City War Memorial, Nottingham


The City War Memorial, Nottingham is the main War Memorial for the City of Nottingham. 

The Memorial was designed by T. Wallis Gordon, Nottingham City Engineer and Surveyor.

The foundation stone was laid by Edward, Prince of Wales (later Edward VIII), on 1 August 1923. Constructed of Portland stone, the gateway is 46 ft (14 m) high and 58 ft (18 m) long, the central arch is 27 ft (8.2 m) high and 16 ft (4.9 m) wide; the arches on either side are 20 ft (6.1 m) and 8 ft (2.4 m) wide. The flanking colonnades, are 20 ft (6.1 m) high and 86 ft (26 m) long. The walls on either side extend the overall length to about 252 ft (77 m).

It was unveiled by Edmund Huntsman, Mayor of Nottingham, on 11 November 1927. The service of dedication was carried out by James Gordon, then Vicar of St Mary’s Church, Nottingham.

It was later adapted to commemorate those people who died in the Second World War.



City of Nottingham
In ever grateful Memory of the Men of Nottingham who gave their lives for their King and Country in the Great War. 1914 – 1918. Erected by their fellow Citizens
Vivit Post Funera Virtus




The Memorial Gardens, commemorating the dead of World War 1, are early 20th-century gardens laid out on land donated by Sir Jesse Boot. They lie on the Victoria Embankment of the River Trent and incorporate the city’s war memorial in the form of an arch and terrace.


The earthworks of Victoria Embankment were constructed between 1898 and 1901. The adjacent Meadows Recreation Ground was opened in May 1906. A further area of land was bought in 1920 by Sir Jesse Boot and donated to the Corporation of Nottingham to be preserved as open space and a memorial site in perpetuity. The Memorial Gardens were laid out by Mr J. Parker, the Superintendent of the Nottingham Public Parks Committee, and opened in 1927. ( Memorial Gardens











She murderer


Motto: ” A kingdom founded in injustice never lasts.” – Seneca

You know how you murdered Light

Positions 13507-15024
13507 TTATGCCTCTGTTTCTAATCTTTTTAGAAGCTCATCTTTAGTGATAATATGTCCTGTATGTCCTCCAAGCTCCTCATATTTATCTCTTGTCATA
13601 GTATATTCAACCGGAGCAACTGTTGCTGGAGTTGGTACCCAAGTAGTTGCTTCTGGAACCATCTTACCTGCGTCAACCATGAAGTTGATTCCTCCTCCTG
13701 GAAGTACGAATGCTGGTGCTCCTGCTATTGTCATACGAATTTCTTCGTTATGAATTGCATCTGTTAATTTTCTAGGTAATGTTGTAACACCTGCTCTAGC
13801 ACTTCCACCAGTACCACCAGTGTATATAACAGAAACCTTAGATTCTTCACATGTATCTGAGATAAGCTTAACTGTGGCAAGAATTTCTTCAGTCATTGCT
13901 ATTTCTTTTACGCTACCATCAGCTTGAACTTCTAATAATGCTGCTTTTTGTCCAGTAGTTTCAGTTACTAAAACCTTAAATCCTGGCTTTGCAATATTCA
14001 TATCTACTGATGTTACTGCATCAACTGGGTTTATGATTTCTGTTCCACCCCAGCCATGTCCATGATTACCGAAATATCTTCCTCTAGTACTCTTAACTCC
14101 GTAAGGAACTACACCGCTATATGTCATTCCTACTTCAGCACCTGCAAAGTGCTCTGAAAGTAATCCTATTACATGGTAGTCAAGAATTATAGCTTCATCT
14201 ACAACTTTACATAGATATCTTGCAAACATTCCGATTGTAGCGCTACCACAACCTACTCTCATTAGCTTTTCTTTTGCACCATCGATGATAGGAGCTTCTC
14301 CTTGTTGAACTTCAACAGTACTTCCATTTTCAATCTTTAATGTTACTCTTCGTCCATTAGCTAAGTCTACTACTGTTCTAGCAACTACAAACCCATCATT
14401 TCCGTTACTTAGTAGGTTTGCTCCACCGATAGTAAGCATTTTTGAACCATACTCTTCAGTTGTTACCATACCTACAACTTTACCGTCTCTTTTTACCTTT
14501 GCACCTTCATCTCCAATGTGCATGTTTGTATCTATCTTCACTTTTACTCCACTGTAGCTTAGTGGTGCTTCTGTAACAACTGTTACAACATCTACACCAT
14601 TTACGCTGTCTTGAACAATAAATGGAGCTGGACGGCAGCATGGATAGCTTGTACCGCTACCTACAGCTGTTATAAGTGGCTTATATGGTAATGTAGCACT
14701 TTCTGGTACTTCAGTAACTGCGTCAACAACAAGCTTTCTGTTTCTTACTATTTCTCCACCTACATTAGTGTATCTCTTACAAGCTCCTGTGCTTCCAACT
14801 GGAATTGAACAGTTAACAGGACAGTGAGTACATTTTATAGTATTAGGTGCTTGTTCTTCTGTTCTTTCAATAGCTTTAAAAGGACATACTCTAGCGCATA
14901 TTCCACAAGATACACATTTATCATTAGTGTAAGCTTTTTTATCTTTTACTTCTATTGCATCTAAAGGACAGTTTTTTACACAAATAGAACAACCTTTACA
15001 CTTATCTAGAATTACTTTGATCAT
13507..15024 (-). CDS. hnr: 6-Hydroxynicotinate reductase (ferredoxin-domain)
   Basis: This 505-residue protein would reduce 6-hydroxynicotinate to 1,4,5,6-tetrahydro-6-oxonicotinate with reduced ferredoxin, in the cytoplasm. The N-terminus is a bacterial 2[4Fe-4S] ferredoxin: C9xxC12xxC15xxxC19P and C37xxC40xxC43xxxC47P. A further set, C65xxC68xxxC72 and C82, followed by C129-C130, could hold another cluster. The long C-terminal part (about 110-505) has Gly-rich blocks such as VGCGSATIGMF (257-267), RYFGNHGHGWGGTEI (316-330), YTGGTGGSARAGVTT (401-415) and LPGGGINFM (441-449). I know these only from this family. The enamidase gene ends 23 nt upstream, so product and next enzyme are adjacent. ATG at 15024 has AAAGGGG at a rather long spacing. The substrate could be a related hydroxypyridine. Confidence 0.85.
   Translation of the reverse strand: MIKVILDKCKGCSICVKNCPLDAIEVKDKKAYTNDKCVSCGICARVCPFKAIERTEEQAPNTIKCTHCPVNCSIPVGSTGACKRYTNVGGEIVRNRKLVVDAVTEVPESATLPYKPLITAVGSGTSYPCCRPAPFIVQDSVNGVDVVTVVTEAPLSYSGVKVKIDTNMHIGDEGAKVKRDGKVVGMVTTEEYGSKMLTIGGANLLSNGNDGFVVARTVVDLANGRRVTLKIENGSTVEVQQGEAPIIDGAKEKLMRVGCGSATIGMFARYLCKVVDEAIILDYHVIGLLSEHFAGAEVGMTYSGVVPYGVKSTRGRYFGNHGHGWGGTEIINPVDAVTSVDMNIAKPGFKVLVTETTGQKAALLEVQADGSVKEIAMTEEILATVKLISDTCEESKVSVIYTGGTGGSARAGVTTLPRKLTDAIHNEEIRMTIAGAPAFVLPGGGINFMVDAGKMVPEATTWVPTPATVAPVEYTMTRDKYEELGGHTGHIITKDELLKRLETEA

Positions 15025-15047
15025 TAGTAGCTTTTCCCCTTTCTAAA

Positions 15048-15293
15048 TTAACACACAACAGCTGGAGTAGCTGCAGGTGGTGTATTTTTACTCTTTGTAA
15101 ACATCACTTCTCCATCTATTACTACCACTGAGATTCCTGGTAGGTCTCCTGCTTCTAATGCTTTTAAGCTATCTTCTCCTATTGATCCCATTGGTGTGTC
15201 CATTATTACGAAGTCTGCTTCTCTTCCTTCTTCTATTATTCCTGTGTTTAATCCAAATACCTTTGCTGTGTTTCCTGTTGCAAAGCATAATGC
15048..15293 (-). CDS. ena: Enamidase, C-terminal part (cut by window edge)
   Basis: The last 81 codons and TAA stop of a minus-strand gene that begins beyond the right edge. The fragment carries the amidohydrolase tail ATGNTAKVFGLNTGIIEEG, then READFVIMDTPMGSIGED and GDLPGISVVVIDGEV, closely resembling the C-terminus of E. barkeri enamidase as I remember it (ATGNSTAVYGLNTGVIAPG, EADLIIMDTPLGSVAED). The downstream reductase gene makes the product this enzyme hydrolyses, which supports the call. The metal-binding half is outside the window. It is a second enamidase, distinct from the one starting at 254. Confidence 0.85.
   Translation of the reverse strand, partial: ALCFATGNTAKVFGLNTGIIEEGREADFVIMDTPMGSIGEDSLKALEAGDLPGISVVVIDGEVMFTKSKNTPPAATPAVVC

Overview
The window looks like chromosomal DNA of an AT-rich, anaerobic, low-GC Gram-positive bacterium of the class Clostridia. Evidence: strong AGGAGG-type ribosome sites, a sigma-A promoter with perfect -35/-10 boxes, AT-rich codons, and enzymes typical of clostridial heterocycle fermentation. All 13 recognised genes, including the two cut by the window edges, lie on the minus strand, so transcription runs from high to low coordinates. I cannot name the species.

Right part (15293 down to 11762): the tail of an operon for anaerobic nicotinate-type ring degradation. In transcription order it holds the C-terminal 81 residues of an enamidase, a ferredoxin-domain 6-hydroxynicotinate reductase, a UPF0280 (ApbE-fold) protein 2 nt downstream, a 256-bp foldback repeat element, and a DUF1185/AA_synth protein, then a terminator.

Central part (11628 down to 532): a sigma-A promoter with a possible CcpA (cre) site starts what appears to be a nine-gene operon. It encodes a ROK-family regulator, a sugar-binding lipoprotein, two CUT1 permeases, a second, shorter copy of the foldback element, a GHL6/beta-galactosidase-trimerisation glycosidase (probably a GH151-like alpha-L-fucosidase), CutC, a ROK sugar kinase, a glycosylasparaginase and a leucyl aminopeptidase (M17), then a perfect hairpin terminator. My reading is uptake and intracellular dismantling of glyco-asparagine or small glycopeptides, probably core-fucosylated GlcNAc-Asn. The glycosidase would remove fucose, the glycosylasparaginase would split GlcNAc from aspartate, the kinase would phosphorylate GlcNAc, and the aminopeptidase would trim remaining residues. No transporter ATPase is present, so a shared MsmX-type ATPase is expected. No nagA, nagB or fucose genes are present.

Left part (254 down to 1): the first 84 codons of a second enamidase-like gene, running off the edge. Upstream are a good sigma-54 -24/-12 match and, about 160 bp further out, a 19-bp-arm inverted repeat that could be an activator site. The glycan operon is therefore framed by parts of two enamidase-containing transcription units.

When covered Truth with the Lies,
When shouted the door through the night
Where all your kings  are kidnapping  the chance.

You know how you murdered Hope
When crushed the time, laughing  loud
To all your kings who power will drop
For more crimes once they will you  applaud.

You know how you murdered Soul
And then  gladly danced with your rulers.
They will treasure  your criminal hand
And wrap you on golden  status much  cooler.

You know how you murdered Sun
The clocks are beating on peculiar  times.
While left on your  back just darkness and cry
You happy rejoice the dust  of  your crimes.

You know how the history still reinvents
In sad memories, in damn injustice.
The same monsters laughing and seem to be deaf
To all the emotions, the love and the peace.

Too much blind after murdered all,
You only will have just to your  world left alive.
No Light, No Hope, No Soul, No Sun. They’re gone
To heal the holocaust  left behind your drive.


Wollaton Hall


Wollaton Hall is a spectacular Elizabethan mansion in the heart of Nottingham.



Wollaton is a classic  prodigy house,  “the architectural sensation of its age”, though its builder was not a leading courtier and its construction stretched the resources he mainly obtained from  coalming; the original family home was at the bottom of the hill. Though much re-modelled inside, the “startlingly bold” exterior remains largely intact.


Wollaton Hall  was designed by Robert Smythson and built by Sir Francis Willoughby between 1580 and 1588 for his family. Now a prominent Grade One listed building, the stunning Hall houses the city’s Natural History Museum along with reconstructed room settings.

The building consists of a central block dominated by a hall three storeys high, with a stone screen at one end and galleries at either end, with the “Prospect Room” above that. From this there are extensive views of the park and surrounding country. There are towers at each corner, projecting out from this top floor. At each corner of the house is a square pavilion of three storeys, with decorative features rising above the roof line. Much of the basement storey is cut from the rock the house sits on.


Standing on a natural hill three miles west of Nottingham City Centre, Wollaton Hall is set in five hundred acres of spectacular gardens and parkland. The hall was used as the setting for Wayne Manor in the 2012 Batman film, Dark Knight Rises.

The surrounding parkland has a herd of deer, and is regularly used for large-scale outdoor events  such as rock concerts, sporting events and festivals.


Live your beautiful Life!

While there is life, there is hope! 

Stepping in History